Silica and Worker Health

Key points

  • Millions of U.S. workers are exposed to respirable crystalline silica (RCS) in a variety of industries.
  • Silica dust can be released in the air when working.
  • Workers exposed to RCS can develop serious lung disease.
Close up of stone cutting with dust.


Silica dust is made up of small particles that can become airborne during work activities with materials that contain silica. Particles that are small enough to be inhaled deep into the lungs are called respirable.

Crystalline silica is typically found in:

  • Soil
  • Sand
  • Concrete
  • Mortar
  • Granite and other minerals
  • Artificial stone

The most common form of crystalline silica is quartz. However, it can also occur in the form of cristobalite and tridymite. Exposure to cristobalite typically occurs in foundries where intense heat of molten metal causes cristobalite to form in clay molds. Hazardous levels of respirable dust can be released into the air when working with materials that contain silica.

Silicosis, an irreversible but preventable lung disease, is caused by inhalation of RCS. Work exposures to RCS also cause other serious diseases, including lung cancer.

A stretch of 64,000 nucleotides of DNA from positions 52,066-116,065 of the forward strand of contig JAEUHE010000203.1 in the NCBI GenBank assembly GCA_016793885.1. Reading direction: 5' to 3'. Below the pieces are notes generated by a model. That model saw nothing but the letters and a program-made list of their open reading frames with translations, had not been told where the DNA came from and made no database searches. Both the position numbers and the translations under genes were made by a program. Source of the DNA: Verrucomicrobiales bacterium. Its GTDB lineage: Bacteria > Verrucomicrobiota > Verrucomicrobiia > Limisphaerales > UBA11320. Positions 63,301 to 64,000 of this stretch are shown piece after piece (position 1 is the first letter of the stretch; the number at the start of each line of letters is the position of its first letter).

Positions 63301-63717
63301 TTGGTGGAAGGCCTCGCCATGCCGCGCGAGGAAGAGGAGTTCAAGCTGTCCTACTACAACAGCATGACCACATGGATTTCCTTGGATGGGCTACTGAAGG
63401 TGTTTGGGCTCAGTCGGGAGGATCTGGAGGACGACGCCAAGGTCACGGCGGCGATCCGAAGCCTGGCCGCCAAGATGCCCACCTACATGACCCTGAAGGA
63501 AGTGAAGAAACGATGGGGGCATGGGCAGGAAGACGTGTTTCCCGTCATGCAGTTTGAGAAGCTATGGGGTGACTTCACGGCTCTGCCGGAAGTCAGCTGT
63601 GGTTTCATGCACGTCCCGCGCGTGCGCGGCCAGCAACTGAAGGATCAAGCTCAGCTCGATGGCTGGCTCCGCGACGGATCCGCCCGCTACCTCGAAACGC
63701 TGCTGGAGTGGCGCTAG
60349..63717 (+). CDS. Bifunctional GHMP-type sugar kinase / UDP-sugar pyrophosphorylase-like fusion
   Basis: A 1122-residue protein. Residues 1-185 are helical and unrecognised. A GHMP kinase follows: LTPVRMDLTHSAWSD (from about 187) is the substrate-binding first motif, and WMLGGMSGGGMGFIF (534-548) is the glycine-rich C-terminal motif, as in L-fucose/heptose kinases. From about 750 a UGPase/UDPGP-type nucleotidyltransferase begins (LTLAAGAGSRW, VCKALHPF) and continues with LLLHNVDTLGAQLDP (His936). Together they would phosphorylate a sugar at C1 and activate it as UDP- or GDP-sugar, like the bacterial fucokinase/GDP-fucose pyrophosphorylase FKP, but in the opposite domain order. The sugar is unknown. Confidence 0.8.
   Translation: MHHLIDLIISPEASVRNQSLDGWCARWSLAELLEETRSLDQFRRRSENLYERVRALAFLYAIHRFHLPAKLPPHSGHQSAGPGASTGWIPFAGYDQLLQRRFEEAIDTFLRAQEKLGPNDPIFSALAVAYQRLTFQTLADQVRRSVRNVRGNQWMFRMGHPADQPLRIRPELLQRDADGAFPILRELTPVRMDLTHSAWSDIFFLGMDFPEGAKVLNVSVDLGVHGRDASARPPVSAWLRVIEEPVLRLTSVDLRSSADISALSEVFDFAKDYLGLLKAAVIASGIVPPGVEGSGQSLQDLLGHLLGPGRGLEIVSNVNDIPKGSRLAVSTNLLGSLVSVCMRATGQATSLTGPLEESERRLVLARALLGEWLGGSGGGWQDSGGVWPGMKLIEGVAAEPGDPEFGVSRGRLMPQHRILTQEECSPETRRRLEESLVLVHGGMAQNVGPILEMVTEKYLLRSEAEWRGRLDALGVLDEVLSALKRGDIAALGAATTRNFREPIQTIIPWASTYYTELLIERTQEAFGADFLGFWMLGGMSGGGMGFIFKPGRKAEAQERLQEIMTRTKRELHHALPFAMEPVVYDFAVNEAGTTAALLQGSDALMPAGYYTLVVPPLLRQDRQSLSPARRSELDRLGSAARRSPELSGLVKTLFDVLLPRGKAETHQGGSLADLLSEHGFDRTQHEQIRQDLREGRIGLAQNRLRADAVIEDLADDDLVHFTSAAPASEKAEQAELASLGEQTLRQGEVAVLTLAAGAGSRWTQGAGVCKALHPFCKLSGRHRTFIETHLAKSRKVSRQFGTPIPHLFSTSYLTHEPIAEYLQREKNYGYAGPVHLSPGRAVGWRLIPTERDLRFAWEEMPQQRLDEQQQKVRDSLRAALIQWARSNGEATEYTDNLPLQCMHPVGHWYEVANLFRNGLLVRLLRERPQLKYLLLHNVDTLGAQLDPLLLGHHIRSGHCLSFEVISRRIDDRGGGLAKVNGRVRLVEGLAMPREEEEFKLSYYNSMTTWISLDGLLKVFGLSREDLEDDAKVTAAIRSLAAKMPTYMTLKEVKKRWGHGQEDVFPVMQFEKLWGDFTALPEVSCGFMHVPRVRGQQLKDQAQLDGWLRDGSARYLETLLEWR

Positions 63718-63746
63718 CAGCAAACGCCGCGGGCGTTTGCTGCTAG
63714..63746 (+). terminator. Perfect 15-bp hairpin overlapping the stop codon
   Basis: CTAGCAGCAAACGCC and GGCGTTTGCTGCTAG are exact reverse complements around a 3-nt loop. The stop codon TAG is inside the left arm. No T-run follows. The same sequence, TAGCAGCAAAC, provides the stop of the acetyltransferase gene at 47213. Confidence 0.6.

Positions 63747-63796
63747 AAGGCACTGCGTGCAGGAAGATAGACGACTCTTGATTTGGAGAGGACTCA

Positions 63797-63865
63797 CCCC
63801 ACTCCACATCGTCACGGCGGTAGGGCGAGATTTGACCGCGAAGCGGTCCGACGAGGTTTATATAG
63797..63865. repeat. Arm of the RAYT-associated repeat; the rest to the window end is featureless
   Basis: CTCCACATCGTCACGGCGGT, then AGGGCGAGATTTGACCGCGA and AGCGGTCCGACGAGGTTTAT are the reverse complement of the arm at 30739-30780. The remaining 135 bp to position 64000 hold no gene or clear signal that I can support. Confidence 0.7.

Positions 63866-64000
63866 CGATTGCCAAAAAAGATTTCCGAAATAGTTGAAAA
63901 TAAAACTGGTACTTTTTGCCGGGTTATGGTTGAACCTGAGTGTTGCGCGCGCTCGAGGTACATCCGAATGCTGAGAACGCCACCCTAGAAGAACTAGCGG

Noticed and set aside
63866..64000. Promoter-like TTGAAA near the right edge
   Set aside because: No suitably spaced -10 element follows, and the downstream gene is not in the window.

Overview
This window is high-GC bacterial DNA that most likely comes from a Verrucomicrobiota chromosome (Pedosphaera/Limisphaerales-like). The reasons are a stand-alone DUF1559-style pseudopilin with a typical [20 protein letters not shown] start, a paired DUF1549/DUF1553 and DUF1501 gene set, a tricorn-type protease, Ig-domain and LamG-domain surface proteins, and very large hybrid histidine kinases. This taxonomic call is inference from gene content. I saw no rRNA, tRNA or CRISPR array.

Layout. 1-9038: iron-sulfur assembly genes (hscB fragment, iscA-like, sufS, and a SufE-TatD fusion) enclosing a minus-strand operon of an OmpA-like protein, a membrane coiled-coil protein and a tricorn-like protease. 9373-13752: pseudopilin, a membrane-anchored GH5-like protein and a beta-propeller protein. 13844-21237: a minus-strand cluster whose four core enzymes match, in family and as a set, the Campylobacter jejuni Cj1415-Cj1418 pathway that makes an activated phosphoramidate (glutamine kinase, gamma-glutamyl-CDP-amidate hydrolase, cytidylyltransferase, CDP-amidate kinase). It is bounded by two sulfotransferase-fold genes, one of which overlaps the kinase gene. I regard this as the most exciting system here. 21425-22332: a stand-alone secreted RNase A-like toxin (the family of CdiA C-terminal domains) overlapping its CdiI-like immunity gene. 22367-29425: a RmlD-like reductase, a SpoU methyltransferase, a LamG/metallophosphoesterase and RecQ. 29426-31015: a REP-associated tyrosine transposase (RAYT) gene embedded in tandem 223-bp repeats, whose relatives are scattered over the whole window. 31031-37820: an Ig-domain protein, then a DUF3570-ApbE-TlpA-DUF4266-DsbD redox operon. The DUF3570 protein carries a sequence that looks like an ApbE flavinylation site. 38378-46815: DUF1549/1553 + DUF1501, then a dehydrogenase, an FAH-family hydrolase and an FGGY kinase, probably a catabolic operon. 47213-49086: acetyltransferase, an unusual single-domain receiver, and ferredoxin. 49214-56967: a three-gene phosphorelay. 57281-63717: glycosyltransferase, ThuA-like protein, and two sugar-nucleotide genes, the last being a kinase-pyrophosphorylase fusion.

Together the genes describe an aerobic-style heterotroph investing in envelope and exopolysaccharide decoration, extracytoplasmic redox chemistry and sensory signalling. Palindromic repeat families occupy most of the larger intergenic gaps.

Worker cutting stone countertop using wet method.
Worker cutting stone countertop using wet method.

Exposures can occur during the following activities:

  • Glass, pottery, ceramics, bricks, concrete, and artificial stone manufacturing
  • Abrasive blasting
  • Foundry work
  • Hydraulic fracturing
  • Stonecutting
  • Rock drilling
  • Quarry work
  • Tunneling

There are various industries where workers can have jobs at risk for RCS exposure. Examples include:

  • Construction
  • Mining
  • Oil and gas extraction
  • Stone countertop fabrication
  • Foundries and other manufacturing settings
  • Dentistry


Key publications and posts

Communication products

Searchable database

NIOSHTIC-2 is a searchable bibliographic database of occupational safety and health publications, documents, grant reports, and other communication products supported in whole or in part by NIOSH. Search "silica" for more publications.